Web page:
You want your kids to have every opportunity to succeed in this world. You want them to learn self-discipline, how to be healthy, and to gain an appreciation and understanding for the world around them. The business world is becoming increasingly globalized. Intercultural competence, the skill which allows people to operate effectively in an international setting, is becoming ever more important.
What better way to ensure your kids are ready for the "real world" than to make sure they know how to navigate a variety of different cultures? And what better way to introduce them to the concept by using a sport they already know and love: soccer?
Soccer (or football) is the most popular international sport. Millions of people all across the globe eagerly play it and keep up with it, and international soccer camps bring students from every nation together.
Get your kids ahead of the game with an international soccer camp. Here's what to look for to make sure your camp is providing the most in terms of both soccer and intercultural competence.
Immersive language classes
If you're looking into international soccer exchange programs, immersive language classes are a must. These classes are taught completely in the native language of whichever country the soccer camp is in. The only way to truly learn a different language is to be completely absorbed in it. If your child visits Italy, he should hear nothing but Italian. If she's in Spain, she should hear Spanish 24 hours a day. These language classes should be as intensive as soccer training.
The younger your child is, the easier it is for them to pick up new languages. Some international soccer camps allow children as young as 10 to enroll, so if you really want to give your kids a good grasp of other languages, consider letting them enroll then.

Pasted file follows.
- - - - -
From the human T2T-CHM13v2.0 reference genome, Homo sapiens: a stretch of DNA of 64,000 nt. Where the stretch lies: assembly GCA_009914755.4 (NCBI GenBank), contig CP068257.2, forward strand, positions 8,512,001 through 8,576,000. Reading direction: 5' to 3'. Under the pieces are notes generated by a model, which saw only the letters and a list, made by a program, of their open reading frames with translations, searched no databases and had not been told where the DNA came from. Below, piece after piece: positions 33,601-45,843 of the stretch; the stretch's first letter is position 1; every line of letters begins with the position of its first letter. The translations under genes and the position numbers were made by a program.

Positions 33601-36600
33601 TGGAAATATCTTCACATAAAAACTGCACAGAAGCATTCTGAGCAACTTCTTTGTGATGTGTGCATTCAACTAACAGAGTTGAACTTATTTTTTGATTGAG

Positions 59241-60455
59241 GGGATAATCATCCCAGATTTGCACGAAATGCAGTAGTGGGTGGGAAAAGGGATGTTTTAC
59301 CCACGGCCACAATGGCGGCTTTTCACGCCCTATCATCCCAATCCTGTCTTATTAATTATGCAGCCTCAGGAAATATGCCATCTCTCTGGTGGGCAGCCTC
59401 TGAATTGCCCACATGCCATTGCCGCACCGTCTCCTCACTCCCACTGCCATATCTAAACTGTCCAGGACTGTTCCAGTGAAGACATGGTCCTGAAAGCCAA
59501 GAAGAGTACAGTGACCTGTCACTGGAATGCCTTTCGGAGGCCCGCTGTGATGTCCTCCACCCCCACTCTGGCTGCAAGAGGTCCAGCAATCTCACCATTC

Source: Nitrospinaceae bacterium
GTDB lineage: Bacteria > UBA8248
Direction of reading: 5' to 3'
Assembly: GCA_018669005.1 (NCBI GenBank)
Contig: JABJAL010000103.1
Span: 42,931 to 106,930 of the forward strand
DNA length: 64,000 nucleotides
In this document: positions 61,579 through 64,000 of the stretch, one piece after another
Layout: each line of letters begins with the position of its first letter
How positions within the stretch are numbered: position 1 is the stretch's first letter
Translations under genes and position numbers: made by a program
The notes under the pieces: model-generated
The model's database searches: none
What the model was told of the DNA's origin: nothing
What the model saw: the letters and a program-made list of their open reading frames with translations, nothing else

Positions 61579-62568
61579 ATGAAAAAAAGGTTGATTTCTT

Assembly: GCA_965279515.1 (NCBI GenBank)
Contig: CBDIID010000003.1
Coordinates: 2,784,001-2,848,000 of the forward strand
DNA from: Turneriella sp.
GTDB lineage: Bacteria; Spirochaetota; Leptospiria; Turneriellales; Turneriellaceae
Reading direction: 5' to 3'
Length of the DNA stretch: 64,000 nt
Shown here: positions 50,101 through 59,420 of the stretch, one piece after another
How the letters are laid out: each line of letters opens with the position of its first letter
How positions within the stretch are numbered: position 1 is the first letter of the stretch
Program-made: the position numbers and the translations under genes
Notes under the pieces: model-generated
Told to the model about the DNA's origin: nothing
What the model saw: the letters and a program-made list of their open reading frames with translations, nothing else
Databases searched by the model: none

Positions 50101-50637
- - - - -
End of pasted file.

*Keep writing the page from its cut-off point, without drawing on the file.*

Something that makes perfect sense in another culture may seem strange or rude to us. In some Hispanic cultures, for example, unflattering nicknames are commonly assigned to friends and associates, but at the same time they are not meant as insults. An example would be "flaco" (skinny) or “huesos" (bones), used when referring to slender people.
Check with the camp's director and see if your kids will get a chance to see more of the country than just the soccer field and the four walls of a classroom. Intercultural competence isn't going to be fully learned there. Students need to get out and experience daily life in that country and culture. They need to come to learn its slang and its quirks. An international soccer camp that emphasizes intercultural competence won't keep its students stuck inside all day.
Intensive soccer training
The best international soccer camps will put just as much focus on the "soccer" part as they do the "international" part. Practices should be held daily, or even twice a day, for at least two hours. Professional coaches should be teaching the students during these practices, and like everything else, they should be in the country's native language.
Give them the tools they need to succeed
You want them to have a well-rounded education that gets them ahead in the work force. They want to learn more about their favorite sport. With an international soccer camp, you get the best of both worlds. Your kids get the soccer training they want, and even better, they get an in-depth cultural experience that will put them ahead of the curve. Even if they decide on a different career than professional soccer, with immersive international experience, they'll always have the skills to outmaneuver the competition.
Get your student athlete started on the path to intercultural competence today. Visit EduKick.com to see which international soccer camps are right for your child.